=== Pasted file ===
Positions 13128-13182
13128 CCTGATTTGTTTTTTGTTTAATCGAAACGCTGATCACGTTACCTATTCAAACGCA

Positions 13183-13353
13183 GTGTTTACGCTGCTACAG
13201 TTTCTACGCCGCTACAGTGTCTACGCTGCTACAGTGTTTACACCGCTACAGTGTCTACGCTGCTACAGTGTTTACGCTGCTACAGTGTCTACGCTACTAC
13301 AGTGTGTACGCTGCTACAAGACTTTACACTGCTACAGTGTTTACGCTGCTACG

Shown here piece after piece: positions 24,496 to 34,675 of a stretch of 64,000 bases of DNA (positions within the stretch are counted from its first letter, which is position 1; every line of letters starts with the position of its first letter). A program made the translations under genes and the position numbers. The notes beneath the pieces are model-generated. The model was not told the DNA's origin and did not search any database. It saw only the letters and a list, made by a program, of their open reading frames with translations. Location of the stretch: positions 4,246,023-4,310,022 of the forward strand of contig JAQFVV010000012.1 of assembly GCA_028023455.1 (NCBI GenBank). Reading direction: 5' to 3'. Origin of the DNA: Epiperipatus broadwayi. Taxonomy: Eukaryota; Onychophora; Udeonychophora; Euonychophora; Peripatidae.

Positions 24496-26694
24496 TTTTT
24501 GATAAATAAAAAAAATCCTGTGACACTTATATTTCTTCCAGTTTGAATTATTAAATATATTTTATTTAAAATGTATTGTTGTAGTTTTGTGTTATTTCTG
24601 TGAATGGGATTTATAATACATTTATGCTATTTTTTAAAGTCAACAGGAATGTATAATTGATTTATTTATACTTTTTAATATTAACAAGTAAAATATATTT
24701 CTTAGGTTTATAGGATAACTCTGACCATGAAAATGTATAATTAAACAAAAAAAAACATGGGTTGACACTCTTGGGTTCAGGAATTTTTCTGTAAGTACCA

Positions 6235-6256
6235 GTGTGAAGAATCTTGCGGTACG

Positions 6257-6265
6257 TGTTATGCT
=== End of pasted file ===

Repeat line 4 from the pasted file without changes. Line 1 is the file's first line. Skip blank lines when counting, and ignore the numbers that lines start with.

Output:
13183 GTGTTTACGCTGCTACAG